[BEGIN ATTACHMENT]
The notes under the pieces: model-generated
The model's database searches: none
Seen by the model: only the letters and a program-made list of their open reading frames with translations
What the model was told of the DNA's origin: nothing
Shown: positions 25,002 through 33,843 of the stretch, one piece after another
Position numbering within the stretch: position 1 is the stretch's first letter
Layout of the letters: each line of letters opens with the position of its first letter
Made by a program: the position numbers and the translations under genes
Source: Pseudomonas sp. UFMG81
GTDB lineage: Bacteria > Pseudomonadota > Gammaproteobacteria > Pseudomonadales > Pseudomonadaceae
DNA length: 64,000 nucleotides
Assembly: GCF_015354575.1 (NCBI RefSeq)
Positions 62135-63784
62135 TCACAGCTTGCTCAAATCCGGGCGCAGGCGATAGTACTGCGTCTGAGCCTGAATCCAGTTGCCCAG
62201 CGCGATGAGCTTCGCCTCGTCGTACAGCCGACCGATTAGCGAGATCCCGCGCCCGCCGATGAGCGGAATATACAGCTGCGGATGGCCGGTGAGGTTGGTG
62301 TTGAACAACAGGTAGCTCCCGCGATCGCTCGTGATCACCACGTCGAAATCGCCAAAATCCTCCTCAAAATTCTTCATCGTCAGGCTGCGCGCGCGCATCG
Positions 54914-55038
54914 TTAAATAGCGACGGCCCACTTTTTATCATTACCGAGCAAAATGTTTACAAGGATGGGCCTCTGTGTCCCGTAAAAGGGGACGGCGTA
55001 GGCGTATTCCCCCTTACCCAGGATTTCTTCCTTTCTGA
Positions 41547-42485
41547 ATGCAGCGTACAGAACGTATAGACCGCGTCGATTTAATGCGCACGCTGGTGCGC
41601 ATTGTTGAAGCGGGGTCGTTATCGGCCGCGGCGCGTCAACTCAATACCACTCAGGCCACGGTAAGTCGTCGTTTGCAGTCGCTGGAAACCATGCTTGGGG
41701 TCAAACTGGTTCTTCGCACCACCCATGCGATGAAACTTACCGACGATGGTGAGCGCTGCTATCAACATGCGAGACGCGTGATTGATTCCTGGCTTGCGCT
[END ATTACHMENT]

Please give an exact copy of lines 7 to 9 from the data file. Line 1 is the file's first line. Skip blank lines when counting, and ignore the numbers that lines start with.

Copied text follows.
Layout of the letters: each line of letters opens with the position of its first letter
Made by a program: the position numbers and the translations under genes
Source: Pseudomonas sp. UFMG81